In the following video, Iraq’s first Ambassador to the U.S. in 16 years, His Excellency Samir Sumaida’ie, delivers an impassioned opening keynote address at the 2008 National Iraq Forum. Introducing him is former U.S. Ambassador to Jordan Edward Gnehm, Jr., a professor at George Washington University’s Elliott School of International Affairs.
Ambassador Sumaida’ie addresses the plight of his compatriots as a man who knows what it's like to flee one’s homeland. Following Saddam's seizure of power in 1973, he was forced to do just that. He was 29 years old.
The rapid deterioration of Iraq from 2003 through 2007 raises serious questions: How did a nation “liberated from tyranny and oppression” become less secure? Why is there a large-scale humanitarian crisis? How have pre-war conditions and post-war policies contributed to the violence? And, perhaps most critically, what can and is being done by the government of Iraq, the United States, and civil society to help Iraq's most vulnerable citizens, including an estimated 4.8 million Iraqi refugees and internally displaced persons (IDPs)?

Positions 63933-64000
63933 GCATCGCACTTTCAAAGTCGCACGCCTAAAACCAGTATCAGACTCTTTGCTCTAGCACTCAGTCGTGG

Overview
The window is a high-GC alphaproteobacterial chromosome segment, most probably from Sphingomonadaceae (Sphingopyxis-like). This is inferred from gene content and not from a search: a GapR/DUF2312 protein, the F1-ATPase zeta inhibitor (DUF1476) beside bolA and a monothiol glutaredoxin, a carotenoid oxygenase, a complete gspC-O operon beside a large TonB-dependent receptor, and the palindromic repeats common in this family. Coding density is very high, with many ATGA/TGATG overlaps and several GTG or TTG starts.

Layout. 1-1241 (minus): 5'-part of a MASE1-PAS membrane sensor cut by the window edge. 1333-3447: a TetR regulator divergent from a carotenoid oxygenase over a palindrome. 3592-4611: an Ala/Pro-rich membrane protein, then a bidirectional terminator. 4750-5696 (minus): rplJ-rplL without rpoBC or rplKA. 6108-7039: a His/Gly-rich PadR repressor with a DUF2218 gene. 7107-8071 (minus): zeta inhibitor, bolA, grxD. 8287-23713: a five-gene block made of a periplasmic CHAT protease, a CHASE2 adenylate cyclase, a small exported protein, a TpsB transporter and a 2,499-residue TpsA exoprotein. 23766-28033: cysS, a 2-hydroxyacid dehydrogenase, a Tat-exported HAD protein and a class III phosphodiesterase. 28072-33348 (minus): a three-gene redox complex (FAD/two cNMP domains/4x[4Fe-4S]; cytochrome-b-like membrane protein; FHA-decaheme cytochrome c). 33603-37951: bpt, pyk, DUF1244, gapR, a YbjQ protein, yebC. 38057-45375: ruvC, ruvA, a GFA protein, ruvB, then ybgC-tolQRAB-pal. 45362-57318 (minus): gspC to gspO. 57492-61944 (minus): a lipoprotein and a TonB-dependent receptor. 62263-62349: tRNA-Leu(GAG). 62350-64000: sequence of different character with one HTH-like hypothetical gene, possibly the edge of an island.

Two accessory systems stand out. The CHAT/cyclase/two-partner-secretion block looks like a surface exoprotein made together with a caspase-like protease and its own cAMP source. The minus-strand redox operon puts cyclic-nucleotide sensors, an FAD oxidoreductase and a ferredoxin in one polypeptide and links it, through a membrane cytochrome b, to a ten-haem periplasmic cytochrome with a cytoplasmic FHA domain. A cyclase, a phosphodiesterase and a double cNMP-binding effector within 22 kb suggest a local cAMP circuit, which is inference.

Opening Keynote (21:12) from Sarah Shannon on Vimeo.
Ambassador Sumaida’ie offers answers and a certain pragmatism that neither condemns nor excuses his government from its responsibility to protect and assist Iraq's most vulnerable citizens. Yet, with modesty, Sumaida’ie acknowledges that Iraq cannot address the deepening crisis alone. The magnitude of the crisis is far greater than what the present capacity of Iraq's government can handle. Stronger international assistance is also needed to help alleviate the burden on refugee-hosting countries like Jordan and Syria.
It is a remarkable speech that I hope you’ll watch and share with your friends. To watch now, click the video above.